Fresh Clips: Keep Your Home Clean and Toxic-Free

April/May 2011
http://www.motherearthliving.com/Health-and-Wellness/fresh-clips-keep-your-home-clean-toxic-free.aspx
Try these simple herbal tips as you prepare your home for spring.



With spring right around the corner, it’s time to make your house a clean and happy home—and preferably a home sans toxic chemicals. Use revitalizing herbs and essential oils, such as basil, juniper, ginger and thyme, to energize your senses and inhibit the growth of microorganisms. 

• Add a drop of your favorite herbal essential oil to a scrap of fabric or a handkerchief and toss it into the dryer with your clothes for a pleasing scent. Rosemary, sage, lemon balm or cardamom will keep insects away from your wardrobe.

• Hide dried herbs in sachets (made from scraps of cloth or paper envelopes) in your furniture to add subtle aromatherapy to any room. Use lavender flowers for relaxation and mint leaves for energy and focus.

• Clean wood furniture and floors with tea: Just boil a few tea bags in a quart of water, wipe the surface with the cooled brew and buff with a clean cloth.

• Mix a few drops of essential oils with vinegar, lemon juice or baking soda for a natural cleaning agent.

For more ways to keep your home naturally clean, check out our archive at www.herbcompanion.com/naturallyclean.

Breathe Easy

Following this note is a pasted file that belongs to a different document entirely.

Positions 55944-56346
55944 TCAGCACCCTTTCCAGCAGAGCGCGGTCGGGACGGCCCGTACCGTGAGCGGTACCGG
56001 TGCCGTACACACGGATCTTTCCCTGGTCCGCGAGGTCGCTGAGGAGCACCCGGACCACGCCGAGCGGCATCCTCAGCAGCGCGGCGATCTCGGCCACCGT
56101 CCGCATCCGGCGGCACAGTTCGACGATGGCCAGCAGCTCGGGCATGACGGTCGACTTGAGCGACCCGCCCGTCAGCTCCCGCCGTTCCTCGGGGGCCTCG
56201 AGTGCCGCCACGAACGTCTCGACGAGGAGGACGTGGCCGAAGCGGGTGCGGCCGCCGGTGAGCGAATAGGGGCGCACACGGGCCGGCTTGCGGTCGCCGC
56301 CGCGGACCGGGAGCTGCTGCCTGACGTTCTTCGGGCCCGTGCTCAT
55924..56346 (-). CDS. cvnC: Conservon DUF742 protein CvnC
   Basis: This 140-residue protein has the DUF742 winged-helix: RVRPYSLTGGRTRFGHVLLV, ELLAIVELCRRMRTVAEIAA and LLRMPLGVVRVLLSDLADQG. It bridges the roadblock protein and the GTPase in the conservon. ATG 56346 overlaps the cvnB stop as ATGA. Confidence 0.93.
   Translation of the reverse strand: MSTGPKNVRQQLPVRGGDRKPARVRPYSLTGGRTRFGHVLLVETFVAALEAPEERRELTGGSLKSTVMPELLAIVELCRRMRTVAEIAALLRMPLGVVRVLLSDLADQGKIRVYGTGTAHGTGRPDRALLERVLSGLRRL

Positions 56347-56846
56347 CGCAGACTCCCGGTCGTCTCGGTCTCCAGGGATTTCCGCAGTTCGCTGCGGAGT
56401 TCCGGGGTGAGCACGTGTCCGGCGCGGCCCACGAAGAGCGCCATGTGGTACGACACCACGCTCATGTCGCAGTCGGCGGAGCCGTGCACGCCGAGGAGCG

This all-purpose disinfectant is simple to make and provides an herbal alternative to using common, potentially toxic cleaning products in your home:

Mix 2 tablespoons borax with 1⁄4 cup lemon juice and 2 cups hot water in a spray bottle. Cap and shake until the borax dissolves. Add 20 drops tea tree oil to fight bacteria, fungi and viruses, shake again, and spray on the nearest nonporous dirty surface. Wipe with a clean cloth or scrub, then rinse with clean water. Also try this recipe with lavender or eucalyptus for their disinfectant and aromatherapeutic properties.

Modern Tip from the Medieval Table

Water for washing hands at the table: Boil some sage, then strain off the water and cool it until tepid. Instead, you can use chamomile and marjoram, or rosemary, and cook with orange peel. Bay leaves also work for this.

—One of the items needed for a proper table, according to The Good Wife’s Guide: A Medieval Household Book (Cornell University Press, 2010). The book is a 14th-century how-to for household duties, narrated from the point of view of a 63-year-old wealthy Parisian man addressing his new 15-year-old bride on how to adapt to married life with him—and her next husband.


Lauren Holt is an editorial intern at The Herb Companion.